Veteran funk performers finding new audience
Tower of Power brings a bit of history to each of its shows. Since its first record hit in 1970, the group 10-member group has released 29 albums and featured dozens of members, but one constant has remained; the band continues to offer its unique brand of funk with its powerful horns (including three saxophones and two trumpets) and a hint of rock ‘n’ roll.
"We just do Tower of Power music," said Emilio Castillo, the group’s saxophonist, co-founder and part-time vocalist.
"We figured out years ago, when we try to sound like something else, we just sound like Tower of Power in some bastardized version," said Castillo.
So when the group comes to the Eccles Center for a Park City Performing Arts Foundation show this Friday, audience members should know what to expect the same sounds the band has specialized in for decades.
"The live show is the best part of Tower of Power," said Castillo. "It’s very exciting lots of upbeat funk sounds."
The songs, he said, range from funk pieces to "soul-wrenching ballads" and improvisational jam sessions, and include just about everything between those musical points.
There have been some changes over the years, though.
"I wouldn’t say the band has changed much," Castillo said. "The audience has changed a lot We’ve got a lot of kids coming out."
The younger fans, he said, are picking up the group’s songs off the Internet and learning them from their parents, discovering the band anew. Castillo said the trend was obvious on the group’s recent tour.
"For 23 concerts in Europe, they’re all under 20 years old," he said.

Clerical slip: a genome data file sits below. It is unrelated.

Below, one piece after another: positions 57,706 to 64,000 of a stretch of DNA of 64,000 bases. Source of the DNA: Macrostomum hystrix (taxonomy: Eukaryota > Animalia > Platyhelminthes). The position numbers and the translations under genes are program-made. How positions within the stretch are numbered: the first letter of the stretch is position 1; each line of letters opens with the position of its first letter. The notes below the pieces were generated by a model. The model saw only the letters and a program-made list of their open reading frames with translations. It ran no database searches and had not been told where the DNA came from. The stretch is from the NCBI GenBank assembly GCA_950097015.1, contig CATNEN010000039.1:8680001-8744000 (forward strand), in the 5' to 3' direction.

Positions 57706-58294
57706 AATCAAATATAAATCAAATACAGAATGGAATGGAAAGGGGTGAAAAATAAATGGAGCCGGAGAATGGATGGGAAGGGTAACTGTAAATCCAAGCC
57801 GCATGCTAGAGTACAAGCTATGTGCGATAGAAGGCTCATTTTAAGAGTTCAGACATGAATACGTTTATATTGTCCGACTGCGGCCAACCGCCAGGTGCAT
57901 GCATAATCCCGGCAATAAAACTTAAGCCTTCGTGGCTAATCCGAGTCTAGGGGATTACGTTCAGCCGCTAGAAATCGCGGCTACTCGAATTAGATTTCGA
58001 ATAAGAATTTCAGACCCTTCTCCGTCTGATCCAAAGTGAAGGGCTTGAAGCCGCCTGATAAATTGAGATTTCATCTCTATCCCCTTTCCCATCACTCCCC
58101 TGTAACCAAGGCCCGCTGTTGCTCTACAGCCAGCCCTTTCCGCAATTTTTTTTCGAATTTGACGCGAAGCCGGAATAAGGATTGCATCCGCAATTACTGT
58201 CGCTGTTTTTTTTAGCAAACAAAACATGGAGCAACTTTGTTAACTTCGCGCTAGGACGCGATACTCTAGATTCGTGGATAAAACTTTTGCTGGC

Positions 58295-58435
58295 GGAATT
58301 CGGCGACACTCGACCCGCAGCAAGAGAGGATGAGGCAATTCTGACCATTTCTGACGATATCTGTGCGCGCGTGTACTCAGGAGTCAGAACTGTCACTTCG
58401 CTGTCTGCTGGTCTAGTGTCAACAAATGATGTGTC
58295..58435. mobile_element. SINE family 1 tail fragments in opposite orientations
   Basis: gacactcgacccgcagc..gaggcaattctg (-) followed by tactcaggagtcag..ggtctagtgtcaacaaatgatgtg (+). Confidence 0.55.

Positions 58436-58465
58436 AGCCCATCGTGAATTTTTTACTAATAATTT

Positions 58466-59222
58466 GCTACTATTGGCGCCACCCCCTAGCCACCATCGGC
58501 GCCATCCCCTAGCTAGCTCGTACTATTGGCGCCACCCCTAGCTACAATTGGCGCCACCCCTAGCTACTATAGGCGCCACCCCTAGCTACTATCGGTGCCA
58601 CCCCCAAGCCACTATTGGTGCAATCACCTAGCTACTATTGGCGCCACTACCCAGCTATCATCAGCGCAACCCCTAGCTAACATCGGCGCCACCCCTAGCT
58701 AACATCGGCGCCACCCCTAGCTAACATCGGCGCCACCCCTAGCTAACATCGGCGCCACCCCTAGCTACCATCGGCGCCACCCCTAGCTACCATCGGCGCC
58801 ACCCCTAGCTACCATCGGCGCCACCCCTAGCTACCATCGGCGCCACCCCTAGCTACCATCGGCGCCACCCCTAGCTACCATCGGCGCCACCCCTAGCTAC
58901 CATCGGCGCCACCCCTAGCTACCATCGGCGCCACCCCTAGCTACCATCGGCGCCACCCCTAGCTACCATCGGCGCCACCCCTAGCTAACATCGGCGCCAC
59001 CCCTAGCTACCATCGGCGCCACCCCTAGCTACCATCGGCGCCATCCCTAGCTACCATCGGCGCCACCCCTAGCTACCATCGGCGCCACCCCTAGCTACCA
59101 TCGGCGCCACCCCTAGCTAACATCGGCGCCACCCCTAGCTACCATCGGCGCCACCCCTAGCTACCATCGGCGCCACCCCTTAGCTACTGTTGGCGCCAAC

Castillo said the new fans have brought some energy back to the group.
"I think we’re on the third generation (of fans) now," he joked. "It’s flattering. It’s an ego boost."
Currently, the group is putting in a few dates on the road after its European tour. While the group hasn’t released a CD since their album "Oakland Zone," which was released in April of 2003, Castillo said the band never strays from the road too long.
"We’re always on tour," he said. "We go in and out all the time."
But Tower of Power does have plans for some new releases. The band has a live DVD coming out in the near future and a few new studio pieces are in the works.
"We’re getting ready to do a new record in the new year," said Castillo.
He said the band planned to release a compilation of old soul tunes first and then later in the year, a new album featuring original material. While the soul songs will depart from the group’s typical fare, Castillo said it really goes back to the group’s roots.
"When we started out," he said, "that’s what we used to do. Before we wrote our own songs, we played other people’s, obviously, and that’s what we played."
At the same time, he said the group would work on writing its new original material.
For the time being, the group is focused on promoting its members’ other projects, like vocalist Larry Braggs’ first solo CD, "Places," putting together good live shows for audiences like the one they’ll likely find in Park City.
"If you haven’t been to a Tower of Power show, you’re missing out," Castillo concluded. "So come out and check it out."
Tower of Power will play the Eccles Center at 7:30 p.m. on Dec. 9. Tickets range from $15-$50 with discounts available for students and seniors. For tickets or more information, visit http://www.ecclescenter.org or call 655-3114.
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The Park City Police Department in mid-September received two reports of possible hunter sightings on land at Park City Mountain Resort, a scenario that has long been seen as potentially dangerous with recreation lovers also using the acreage.